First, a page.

How to Be A Better Onstage Host
Visit just about any church in your area this weekend and you’ll quickly discover that one of the most painful parts of the service experience is the “host” segment. It’s that part of the service where one of the staff pastors typically welcomes visitors and shares details of a few upcoming events. So, let’s just say it... this part of the service is almost always boring with a capital B. It’s often filled with christian jargon, inside jokes, and it goes on and on for what seems like forever.
Every week, people step into your church and mine for the first time, and in the brief time that you have with them, they’re deciding whether or not they’ll ever come back. This is why we MUST be strategic with EVERY part of our service experience and I think if we’re being honest, most of us would have to say that we give very little thought to the “host” part of the service.
So what does a good host look like? Well, after years of trial and error, we’ve been able to develop a few key principles that guide what we do with our weekend hosts.
This is perhaps the biggest faux pas committed week in and week out in churches all over. We provide little to no context at all about who we are as hosts, what our purpose is in being on the stage and most of all, what relevance any of our ministries have to newcomers sitting in the audience. So let’s talk about it step by step.
First off, always, I repeat, ALWAYS introduce yourself first. I can’t tell you how many times I’ve seen a host take the stage in his or her church and never introduce themselves! This is nuts! Because we’re up there every week and because most of the congregation already know our name we just assume that EVERYONE already knows our name, but they don’t. Treat each weekend as if it’s the first time you have ever been on the stage and introduce yourself.
Secondly, what’s your purpose for being on stage? This is almost never stated but it’s a small bit of info that will help the newcomers in the room to understand what’s going on in case they haven’t been to church in while. Here’s how this might look at COTM:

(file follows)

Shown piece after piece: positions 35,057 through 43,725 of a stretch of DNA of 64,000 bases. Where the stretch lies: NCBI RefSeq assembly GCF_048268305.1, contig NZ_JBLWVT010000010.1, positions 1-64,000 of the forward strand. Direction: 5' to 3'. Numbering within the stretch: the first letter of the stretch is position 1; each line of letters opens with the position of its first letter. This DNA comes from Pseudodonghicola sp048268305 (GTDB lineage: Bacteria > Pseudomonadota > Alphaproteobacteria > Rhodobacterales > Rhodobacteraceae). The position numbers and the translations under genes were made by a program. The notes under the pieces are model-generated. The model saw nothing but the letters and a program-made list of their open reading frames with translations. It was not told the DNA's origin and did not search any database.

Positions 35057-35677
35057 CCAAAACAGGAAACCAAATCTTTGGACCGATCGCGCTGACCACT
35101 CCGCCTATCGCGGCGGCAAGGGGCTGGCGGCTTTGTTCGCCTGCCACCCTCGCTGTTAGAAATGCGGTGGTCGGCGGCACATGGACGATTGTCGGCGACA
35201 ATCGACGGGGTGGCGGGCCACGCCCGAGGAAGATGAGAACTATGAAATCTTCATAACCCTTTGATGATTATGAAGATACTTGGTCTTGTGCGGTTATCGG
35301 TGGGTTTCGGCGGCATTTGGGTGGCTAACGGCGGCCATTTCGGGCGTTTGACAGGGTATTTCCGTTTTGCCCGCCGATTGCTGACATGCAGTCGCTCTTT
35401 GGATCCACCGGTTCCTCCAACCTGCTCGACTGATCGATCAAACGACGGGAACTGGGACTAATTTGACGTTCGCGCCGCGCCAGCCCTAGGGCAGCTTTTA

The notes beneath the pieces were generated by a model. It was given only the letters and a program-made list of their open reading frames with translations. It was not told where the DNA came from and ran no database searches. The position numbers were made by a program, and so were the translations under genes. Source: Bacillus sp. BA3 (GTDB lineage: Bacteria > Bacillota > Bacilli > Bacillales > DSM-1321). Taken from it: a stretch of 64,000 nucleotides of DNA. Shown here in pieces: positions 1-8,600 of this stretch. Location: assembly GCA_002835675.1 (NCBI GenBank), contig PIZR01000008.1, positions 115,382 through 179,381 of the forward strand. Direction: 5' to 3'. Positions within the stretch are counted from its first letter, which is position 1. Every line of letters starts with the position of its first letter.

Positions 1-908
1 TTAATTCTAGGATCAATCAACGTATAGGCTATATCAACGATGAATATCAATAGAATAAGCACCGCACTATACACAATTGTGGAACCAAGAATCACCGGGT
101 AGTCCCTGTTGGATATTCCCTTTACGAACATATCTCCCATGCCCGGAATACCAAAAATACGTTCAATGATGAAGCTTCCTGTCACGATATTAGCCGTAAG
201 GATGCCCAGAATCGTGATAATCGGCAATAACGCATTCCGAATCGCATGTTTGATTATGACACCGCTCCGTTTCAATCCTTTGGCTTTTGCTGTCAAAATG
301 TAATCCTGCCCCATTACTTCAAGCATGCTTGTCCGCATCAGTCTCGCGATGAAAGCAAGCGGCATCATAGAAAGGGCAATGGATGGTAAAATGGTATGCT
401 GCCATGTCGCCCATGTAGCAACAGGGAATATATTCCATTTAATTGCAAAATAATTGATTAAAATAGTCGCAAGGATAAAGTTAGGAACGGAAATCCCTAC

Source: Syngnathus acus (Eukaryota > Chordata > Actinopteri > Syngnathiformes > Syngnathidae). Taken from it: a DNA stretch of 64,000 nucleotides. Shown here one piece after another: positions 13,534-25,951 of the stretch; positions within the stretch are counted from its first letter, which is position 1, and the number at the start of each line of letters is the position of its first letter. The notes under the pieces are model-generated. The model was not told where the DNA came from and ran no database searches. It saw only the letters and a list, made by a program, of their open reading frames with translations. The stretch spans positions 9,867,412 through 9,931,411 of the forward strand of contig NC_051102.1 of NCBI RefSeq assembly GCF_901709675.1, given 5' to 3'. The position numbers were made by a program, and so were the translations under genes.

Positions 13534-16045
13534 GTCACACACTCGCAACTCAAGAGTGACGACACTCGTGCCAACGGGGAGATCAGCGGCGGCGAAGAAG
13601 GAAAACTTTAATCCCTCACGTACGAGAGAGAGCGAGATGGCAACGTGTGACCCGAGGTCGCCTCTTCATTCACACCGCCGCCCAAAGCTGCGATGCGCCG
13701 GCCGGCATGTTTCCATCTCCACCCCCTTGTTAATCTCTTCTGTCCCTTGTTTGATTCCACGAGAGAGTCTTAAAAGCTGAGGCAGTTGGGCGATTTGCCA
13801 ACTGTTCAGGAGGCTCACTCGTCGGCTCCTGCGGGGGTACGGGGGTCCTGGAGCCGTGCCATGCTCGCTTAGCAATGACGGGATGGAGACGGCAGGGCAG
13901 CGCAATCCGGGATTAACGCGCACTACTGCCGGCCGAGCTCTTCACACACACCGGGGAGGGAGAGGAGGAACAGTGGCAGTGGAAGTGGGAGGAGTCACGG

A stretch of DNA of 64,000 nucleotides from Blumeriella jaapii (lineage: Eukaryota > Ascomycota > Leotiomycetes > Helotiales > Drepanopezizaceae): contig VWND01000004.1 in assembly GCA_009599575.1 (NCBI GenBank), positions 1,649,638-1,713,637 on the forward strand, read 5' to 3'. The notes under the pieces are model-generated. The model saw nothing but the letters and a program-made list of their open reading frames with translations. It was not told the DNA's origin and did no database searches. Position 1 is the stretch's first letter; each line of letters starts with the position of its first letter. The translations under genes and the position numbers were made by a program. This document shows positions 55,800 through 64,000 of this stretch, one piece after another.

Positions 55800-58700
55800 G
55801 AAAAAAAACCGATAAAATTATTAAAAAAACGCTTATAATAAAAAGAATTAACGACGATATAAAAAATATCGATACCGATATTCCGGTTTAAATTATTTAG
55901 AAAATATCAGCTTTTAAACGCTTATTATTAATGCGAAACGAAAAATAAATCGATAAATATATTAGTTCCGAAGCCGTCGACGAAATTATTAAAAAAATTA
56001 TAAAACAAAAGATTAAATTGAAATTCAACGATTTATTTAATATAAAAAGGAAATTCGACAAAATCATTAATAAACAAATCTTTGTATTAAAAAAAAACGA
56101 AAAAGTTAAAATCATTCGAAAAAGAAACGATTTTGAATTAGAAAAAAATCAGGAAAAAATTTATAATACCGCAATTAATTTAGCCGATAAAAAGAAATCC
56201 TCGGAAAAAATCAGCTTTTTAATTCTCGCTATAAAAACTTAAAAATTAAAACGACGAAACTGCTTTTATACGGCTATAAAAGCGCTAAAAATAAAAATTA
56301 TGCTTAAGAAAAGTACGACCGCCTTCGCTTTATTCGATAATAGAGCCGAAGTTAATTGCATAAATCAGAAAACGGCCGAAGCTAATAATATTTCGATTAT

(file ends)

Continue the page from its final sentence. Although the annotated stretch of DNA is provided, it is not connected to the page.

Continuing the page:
“Hey, what’s up everybody, my name is Whit and I’m one of the pastors here at Church on the Move. I just wanted to take a minute to say thanks for being here this weekend and tell you a little bit about some events that we have coming up.”
See, that little bit of context provides your audience with a mental roadmap for where you’re going.
Thirdly, provide context for your announcements and church info. This is HUGE! We rarely say the word church by itself; as in, “welcome to church”. When any of our hosts say that, I always respond by asking “which church?” Be specific. If you’re referencing your church, always use its full name. The same is true for your pastor. We NEVER allow our hosts to use the word “pastor” by itself, we always want to be specific and say “our pastor, Pastor Willie George”.
The same goes for ministry names and church events, explain what you mean. We call our youth ministry Oneighty, but we don’t assume that everyone in our audience knows what Oneighty means, so we tell them. Again, provide context.
Smile... A Lot
When I first started hosting at COTM, I would ask my wife for feedback on how I did hoping to hear her tell me that I was great! Instead, her constant criticism was that I seemed lethargic, like I wasn’t really happy to be there. That was of course, not true, but it frustrated me greatly that she consistently gave me that feedback because I thought I was really nailing it. Well, after a few months of denial, I finally started noticing that she was right (isn’t that how it always goes?). I realized that the tone of speech and facial expression that I might use in a smaller scale conversation is not nearly enough for addressing the large room that I was hosting in, so I was going to need to amp up my natural personality a little bit. But how? I wasn’t about to dance around like a clown just to prove that I was happy to be there, but then it finally dawned on me; I needed to smile... a lot. I know, it sounds overly simple, but talking with a smile makes a HUGE difference in your perceived energy, so now I smile and my energy level automatically rises.
Confidence is huge, especially when it comes to announcements, because passion flows directly out of your confidence and passion is THE most important ingredient in getting people to listen to you in the first place. So, here are a few questions to ask yourself each time you hit the stage to host:
• Why am I up here really? Is there a reason? If so, can I articulate it?
• Do I really understand why we as a church are doing the event I am about to announce?
• Would I attend the event I’m asking the people of our church to attend? If I wouldn’t attend, why should they?
Knowing the answers to these questions will fill you with confidence when you hit the stage. Notice, none of those questions had ANYTHING to do with the details of events you’re going to announce. Why? Because NO ONE is inspired or moved to attend by the details. Sure, details are necessary at some point, but they are not good for motivation. So, next time you step onto your stage be sure you know exactly why you’re there and why you’re saying what you’re saying, so that you can speak with conviction, confidence, and passion.